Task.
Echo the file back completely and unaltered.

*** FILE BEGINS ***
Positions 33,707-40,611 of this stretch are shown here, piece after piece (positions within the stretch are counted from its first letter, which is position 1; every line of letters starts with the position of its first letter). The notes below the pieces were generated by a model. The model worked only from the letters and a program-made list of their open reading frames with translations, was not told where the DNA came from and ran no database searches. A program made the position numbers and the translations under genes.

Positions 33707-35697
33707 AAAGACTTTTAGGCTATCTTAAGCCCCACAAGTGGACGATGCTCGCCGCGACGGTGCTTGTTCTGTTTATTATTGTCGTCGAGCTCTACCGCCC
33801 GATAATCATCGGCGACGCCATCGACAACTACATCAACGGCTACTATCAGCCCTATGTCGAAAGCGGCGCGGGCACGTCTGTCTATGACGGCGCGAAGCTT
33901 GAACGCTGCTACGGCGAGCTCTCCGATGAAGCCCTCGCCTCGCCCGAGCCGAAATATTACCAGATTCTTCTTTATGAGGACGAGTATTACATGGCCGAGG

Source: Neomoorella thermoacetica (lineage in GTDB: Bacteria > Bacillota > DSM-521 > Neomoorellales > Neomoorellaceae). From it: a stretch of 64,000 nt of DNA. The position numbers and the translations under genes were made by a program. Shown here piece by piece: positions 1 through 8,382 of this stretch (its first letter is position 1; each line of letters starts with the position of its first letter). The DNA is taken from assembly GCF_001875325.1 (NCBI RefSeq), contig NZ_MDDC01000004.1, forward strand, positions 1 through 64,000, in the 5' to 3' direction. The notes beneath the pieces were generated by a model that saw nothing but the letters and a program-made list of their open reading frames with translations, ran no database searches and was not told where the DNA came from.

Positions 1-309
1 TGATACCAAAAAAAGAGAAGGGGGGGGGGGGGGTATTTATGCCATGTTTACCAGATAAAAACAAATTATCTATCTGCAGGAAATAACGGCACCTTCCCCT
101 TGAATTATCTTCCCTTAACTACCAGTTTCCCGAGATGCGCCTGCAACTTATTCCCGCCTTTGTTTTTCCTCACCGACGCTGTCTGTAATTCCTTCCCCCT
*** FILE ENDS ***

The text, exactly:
Positions 33,707-40,611 of this stretch are shown here, piece after piece (positions within the stretch are counted from its first letter, which is position 1; every line of letters starts with the position of its first letter). The notes below the pieces were generated by a model. The model worked only from the letters and a program-made list of their open reading frames with translations, was not told where the DNA came from and ran no database searches. A program made the position numbers and the translations under genes.

Positions 33707-35697
33707 AAAGACTTTTAGGCTATCTTAAGCCCCACAAGTGGACGATGCTCGCCGCGACGGTGCTTGTTCTGTTTATTATTGTCGTCGAGCTCTACCGCCC
33801 GATAATCATCGGCGACGCCATCGACAACTACATCAACGGCTACTATCAGCCCTATGTCGAAAGCGGCGCGGGCACGTCTGTCTATGACGGCGCGAAGCTT
33901 GAACGCTGCTACGGCGAGCTCTCCGATGAAGCCCTCGCCTCGCCCGAGCCGAAATATTACCAGATTCTTCTTTATGAGGACGAGTATTACATGGCCGAGG

Source: Neomoorella thermoacetica (lineage in GTDB: Bacteria > Bacillota > DSM-521 > Neomoorellales > Neomoorellaceae). From it: a stretch of 64,000 nt of DNA. The position numbers and the translations under genes were made by a program. Shown here piece by piece: positions 1 through 8,382 of this stretch (its first letter is position 1; each line of letters starts with the position of its first letter). The DNA is taken from assembly GCF_001875325.1 (NCBI RefSeq), contig NZ_MDDC01000004.1, forward strand, positions 1 through 64,000, in the 5' to 3' direction. The notes beneath the pieces were generated by a model that saw nothing but the letters and a program-made list of their open reading frames with translations, ran no database searches and was not told where the DNA came from.

Positions 1-309
1 TGATACCAAAAAAAGAGAAGGGGGGGGGGGGGGTATTTATGCCATGTTTACCAGATAAAAACAAATTATCTATCTGCAGGAAATAACGGCACCTTCCCCT
101 TGAATTATCTTCCCTTAACTACCAGTTTCCCGAGATGCGCCTGCAACTTATTCCCGCCTTTGTTTTTCCTCACCGACGCTGTCTGTAATTCCTTCCCCCT